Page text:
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September 30, 2001

A Disaster Report for Lawmakers

By Gregory Bresiger

The main offices of some 30 broker dealers were located in the World Trade Center and about 350 additional had offices in the vicinity of the twin towers. One firm, Cantor Fitzgerald, lost about seven hundred employees but continued to stay open despite the enormous suffering.

Those were some of the grim numbers lawmakers on Capitol Hill heard recently when Robert Glauber, president and chief executive of the National Association of Securities Dealers, testified before the U.S. Senate Committee on Banking, Housing and Urban Affairs.

Nevertheless, Glauber said that NASD officials found most firms operating just a few days after the disaster.

"Countless markets and firms - ordinarily the fiercest of competitors - have cooperated like the closest of friends," Glauber told lawmakers. Still, Glauber warned that many firms still have "challenging circumstances" in a struggle to survive. Those that were among the luckiest were the NASD's some 120 clearing firms. Since few of them are located in lower Manhattan, they were the members least affected by the disaster, Glauber said.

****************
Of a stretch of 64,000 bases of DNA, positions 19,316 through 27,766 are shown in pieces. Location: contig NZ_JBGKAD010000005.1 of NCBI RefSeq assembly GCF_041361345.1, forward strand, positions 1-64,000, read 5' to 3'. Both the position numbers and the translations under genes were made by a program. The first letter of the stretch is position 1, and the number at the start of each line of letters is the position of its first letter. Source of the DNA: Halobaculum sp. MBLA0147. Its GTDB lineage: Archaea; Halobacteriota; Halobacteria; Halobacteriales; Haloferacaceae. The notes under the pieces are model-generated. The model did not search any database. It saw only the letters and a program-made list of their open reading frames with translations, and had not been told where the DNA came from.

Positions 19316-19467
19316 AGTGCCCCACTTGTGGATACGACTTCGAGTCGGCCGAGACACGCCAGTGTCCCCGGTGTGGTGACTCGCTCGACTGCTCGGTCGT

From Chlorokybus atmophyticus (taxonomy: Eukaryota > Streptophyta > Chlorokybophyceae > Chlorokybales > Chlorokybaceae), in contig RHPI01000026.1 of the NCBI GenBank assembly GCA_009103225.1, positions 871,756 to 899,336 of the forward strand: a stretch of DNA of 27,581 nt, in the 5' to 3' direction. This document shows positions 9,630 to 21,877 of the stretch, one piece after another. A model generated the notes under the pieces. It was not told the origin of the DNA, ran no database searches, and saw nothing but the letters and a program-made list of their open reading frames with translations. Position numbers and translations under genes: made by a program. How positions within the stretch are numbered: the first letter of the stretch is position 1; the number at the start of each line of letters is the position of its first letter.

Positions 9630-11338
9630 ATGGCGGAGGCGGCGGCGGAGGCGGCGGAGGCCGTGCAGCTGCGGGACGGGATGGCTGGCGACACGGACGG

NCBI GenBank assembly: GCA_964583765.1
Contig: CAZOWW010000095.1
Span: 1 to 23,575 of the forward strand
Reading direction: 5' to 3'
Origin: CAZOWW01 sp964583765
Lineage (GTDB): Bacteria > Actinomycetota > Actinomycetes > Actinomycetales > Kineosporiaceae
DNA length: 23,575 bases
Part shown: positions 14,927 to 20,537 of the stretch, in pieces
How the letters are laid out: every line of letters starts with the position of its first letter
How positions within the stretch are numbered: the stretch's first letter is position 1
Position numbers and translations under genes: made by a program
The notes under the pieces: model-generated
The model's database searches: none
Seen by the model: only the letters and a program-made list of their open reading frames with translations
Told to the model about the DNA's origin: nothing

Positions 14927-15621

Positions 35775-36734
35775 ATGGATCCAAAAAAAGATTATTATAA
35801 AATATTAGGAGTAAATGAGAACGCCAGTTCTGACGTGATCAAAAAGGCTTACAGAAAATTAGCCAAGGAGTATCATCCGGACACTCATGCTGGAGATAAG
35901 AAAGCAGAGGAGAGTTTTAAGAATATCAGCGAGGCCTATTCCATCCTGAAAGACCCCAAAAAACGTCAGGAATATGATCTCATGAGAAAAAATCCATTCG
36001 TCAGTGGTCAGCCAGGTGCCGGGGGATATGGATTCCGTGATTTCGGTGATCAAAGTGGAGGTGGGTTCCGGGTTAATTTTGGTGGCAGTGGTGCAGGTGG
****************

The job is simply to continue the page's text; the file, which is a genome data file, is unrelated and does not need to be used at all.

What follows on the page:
The NASD, he noted, has been providing various forms of regulatory dispensations because of the tragedy. Information barrier requirements were temporarily waived. Certain technical rules, such as the three-quote rule, were temporarily suspended. Registered reps fulfilling educational requirements were given an extra 120 days.

"Anyone reapplying to work in the industry that misses the two-year window because of the events will be granted a waiver," Glauber said. "We have negotiated fee returns for test no-shows with Prometric, our testing and continuing education subcontractor," he added.

A spokesman for Nasdaq told Traders Magazine that the World Trade Center housed 25 market makers.